Mahmoud Mohieldin, the UN Climate Change High-Level Champion for Egypt and UN Special Envoy on Financing the 2030 Sustainable Development Agenda, emphasized that climate and development action priorities in developing countries must be considered when identifying means and where to channel financing.
During his participation in a session entitled “Channelling Green Finance to Emerging Markets for a Just Transition” within the events of the “Net Zero Delivery Summit 2023: Financing a Just Transition Agenda”, organized by the City of London in collaboration with COP27 presidency, Sherif Kamel, Egypt’s Ambassador to the UK, delivered a speech on behalf of Ambassador Sameh Shokri, Minister of Foreign Affairs and COP27 President. Mohamed Maait, Minister of Finance, also participated in the summit.
The session was attended by Diana Guzman, Prudential plc Group Director ESG, Samaila Zubairo, President of Africa Finance Corporation, Nguyen Hoang Long, Ambassador of Vietnam to London, and Philippe Valahu, Chief Executive Officer of The Private Infrastructure Development Group (PIDG).
Mohieldin pointed out that the annual $100bn pledged by developed countries to finance climate action in developing countries in 2009 has not been fulfilled to date. It has also not been coordinated with developing countries and has not been placed in the context of what these countries need to implement their climate action.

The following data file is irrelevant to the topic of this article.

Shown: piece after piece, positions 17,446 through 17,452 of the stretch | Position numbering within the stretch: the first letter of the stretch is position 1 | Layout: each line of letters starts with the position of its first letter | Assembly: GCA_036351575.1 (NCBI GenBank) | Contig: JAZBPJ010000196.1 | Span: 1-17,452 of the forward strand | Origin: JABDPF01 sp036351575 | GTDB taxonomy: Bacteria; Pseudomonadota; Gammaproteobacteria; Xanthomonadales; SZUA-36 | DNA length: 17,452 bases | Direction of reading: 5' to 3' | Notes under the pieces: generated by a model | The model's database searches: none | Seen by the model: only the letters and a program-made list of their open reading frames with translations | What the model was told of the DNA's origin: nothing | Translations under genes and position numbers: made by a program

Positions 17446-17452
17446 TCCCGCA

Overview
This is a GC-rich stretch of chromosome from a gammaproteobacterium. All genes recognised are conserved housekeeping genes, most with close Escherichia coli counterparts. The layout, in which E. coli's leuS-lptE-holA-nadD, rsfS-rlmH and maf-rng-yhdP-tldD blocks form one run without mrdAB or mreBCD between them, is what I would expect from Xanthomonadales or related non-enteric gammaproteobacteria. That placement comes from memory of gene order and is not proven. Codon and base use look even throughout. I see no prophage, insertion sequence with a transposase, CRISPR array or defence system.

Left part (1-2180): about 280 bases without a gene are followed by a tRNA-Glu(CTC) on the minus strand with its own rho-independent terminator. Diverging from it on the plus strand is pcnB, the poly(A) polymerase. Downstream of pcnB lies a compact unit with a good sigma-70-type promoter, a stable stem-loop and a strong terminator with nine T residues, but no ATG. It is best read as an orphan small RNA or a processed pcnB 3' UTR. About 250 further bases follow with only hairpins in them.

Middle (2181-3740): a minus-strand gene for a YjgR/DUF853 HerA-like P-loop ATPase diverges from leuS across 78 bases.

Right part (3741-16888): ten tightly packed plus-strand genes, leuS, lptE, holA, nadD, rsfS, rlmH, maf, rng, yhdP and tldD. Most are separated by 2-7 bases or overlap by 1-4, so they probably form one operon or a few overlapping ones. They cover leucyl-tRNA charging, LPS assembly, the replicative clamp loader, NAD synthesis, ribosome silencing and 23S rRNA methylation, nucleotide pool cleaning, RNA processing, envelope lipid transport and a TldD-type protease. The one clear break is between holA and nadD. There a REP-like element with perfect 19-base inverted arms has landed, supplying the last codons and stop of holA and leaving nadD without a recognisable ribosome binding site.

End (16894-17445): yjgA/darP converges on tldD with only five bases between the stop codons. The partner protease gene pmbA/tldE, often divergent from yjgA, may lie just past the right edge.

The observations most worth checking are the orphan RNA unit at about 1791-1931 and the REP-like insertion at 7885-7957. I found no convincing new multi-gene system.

He stressed that climate action in developing countries is part of the development process as a whole, emphasizing that developing countries need to fix their finance and investment structures to help reduce risks and encourage investors and the private sector, as well as IFIs and MDBs, to participate in financing climate and development projects in these countries.
“To take a pragmatic approach, the Egyptian presidency of COP27, in collaboration with UN regional economic commissions and HLCs, launched the Five Regional Roundtables Initiative intending to find a pipeline of investable, bankable, and implementable climate and development projects,” Mohieldin stated.
He added that a large number of projects have been discussed and shortlisted into 120+ projects around the world that can be implemented immediately if there is serious interest in funding and implementing them.
The climate champion stressed the necessity of giving up depending on lending only as a means of financing climate and development action in developing countries, especially since some of these countries are already suffering from debt crises. He also emphasized the importance of activating the role of technology in finding and implementing climate solutions, especially in the energy sector.
Mohieldin highlighted the need for the global financial structure to be reformed in a way that allows larger and more efficient participation of IFIs and MDBs in financing and implementing climate and development projects.
He confirmed the need to enhance the participation of the private sector in financing and implementing development and climate action and to establish more effective partnerships between the public and private sectors while applying standards of ESGs for companies and the private sector to prevent greenwashing.